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05-03-2013, 11:39 PM   #1
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Pentax SMC vs Tomioka Prime Lens Normals 50mm & 55mm

After some serious lens buying and testing aka LBA I have collected my fair share of classic fast fifty manual primes.
So far I have the following
Pentax SMC K50 1.4
Pentax SMC K55 1.8
Mamiya Sekor 55 1.4
Mamiya Sekor 55 1.8
Sears Auto 55 1.4
Chinon MC 50mm 1.4 (arriving in the mail soon)
Auto Takumar 55 1.8
Auto Rikenon 50m 1.7
Pentax M 50mm 1.7


I wanted to take a moment and share a few of my discoveries regarding bokeh and what not of the Pentax glass vs the Tomioka lenses, in this case specifically the 55mm 1.4 Tomioka lens.
First off, every lens listed is a fantastic piece of glass in my humble opinion. I happen to believe all the lenses listed above are either Pentax or Tomioka designs, although I have no proof other than my observations of the similarity in the design and build of the lenses as well as what I've read online. Reading and researching many "lens tests" across the Internet, comparing the Tomioka lenses against the Pentax counterparts, it seems the Pentax/Takumar lenses usually win the test reviews in sharpness and contrast.
I find this to be a very accurate representation.
Today I snapped a few shots in the yard with my Pentax k55 1.8, probably the best all around lens I have tried to date, and followed with the Auto Sears 55mm 1.4 ( A huge beautiful chunk of glass).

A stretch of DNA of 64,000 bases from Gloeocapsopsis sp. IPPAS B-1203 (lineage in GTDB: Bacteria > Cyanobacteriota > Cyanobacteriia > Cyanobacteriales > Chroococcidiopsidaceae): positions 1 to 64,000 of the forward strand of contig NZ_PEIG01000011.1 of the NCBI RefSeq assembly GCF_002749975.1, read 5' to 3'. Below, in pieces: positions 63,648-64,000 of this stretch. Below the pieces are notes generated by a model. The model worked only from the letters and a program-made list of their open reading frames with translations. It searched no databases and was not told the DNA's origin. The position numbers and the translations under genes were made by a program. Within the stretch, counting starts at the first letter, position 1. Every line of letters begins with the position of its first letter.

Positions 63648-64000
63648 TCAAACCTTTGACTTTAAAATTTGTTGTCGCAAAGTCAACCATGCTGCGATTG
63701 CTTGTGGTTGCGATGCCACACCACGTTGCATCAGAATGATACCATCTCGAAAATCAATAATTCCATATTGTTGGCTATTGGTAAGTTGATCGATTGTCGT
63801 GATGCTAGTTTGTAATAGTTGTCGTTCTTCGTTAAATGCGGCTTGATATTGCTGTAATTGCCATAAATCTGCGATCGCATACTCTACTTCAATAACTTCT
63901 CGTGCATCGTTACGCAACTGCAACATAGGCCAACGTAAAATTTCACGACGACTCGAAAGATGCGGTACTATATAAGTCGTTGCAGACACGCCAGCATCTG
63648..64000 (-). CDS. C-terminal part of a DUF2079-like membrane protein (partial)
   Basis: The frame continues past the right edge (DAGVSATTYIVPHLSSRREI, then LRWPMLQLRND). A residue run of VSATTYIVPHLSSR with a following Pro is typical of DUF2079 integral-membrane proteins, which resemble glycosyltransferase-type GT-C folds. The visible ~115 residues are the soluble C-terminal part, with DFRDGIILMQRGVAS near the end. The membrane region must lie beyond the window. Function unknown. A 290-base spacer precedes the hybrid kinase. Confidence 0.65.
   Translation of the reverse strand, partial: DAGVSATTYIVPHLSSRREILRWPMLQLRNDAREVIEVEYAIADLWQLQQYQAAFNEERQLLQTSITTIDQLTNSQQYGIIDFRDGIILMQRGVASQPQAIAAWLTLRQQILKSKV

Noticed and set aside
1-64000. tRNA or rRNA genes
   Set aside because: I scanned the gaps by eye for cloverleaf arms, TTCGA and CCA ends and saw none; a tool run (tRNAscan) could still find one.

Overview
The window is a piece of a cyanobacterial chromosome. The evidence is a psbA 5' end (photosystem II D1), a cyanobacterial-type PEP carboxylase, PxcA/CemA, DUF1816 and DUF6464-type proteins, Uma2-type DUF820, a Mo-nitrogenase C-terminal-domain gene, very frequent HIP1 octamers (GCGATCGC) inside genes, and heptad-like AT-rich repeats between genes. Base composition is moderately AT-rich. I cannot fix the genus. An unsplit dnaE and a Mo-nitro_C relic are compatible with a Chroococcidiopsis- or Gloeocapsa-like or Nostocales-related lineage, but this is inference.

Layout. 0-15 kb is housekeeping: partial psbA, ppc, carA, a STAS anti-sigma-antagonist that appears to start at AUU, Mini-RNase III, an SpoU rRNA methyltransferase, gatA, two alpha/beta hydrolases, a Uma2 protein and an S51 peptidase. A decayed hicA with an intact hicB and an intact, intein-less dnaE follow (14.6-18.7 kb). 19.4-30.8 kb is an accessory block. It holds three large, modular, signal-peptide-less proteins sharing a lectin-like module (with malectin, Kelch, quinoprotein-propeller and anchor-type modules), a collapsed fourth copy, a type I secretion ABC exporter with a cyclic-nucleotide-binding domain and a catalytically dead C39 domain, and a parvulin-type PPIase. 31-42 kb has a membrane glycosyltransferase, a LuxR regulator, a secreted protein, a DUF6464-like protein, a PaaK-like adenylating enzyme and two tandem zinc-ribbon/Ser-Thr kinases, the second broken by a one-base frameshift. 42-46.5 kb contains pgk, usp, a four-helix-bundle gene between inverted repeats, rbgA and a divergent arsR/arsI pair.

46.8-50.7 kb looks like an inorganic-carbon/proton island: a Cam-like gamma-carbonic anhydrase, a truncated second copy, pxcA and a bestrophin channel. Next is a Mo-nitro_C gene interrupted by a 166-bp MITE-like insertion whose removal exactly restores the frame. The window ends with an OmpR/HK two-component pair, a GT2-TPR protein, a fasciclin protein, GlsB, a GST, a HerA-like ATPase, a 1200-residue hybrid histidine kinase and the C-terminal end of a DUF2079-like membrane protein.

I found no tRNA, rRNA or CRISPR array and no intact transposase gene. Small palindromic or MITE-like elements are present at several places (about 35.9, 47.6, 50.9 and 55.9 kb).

My feeling between the Pentax glass compared to Tomioka is that if one is judging by tests of Sharpness, Contrast, Creamy Bokeh, Low Aberrations, Corner Sharpness, and Lower CA then most often than not, Pentax lenses are as solid and technically sound as they come. However, the Tomioka lenses while in my eyes slightly and I do mean slightly seem lower in this regard, have something completely alluring about them.

Here is a picture of the rock solid picture quality from the K 55 1.8 @f2


the Sears 55mm 1.4 @ f2

the K 55 1.8 @f2

the Sears 55 1.4 @f2

the Pentax M 50mm 1.7 @ f1.7

the Sears 55 1.4 @f1.4


Again great lenses in their own regards and I'm glad I have choices to shoot with. When I grab a lens to mount, I feel its choice of unique artistic beauty of the Tomioka or the surgical precision of the Pentax.
I hope this will help anyone looking for a quick comparison of these two fine makers.
Feel free to chime in too.
Cheers...

05-04-2013, 01:21 AM   #2
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Loving the images from the Sears
05-04-2013, 02:01 AM   #3
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the Sears have a rounded bokeh like the helios 44, but less prononced.
05-04-2013, 03:38 AM   #4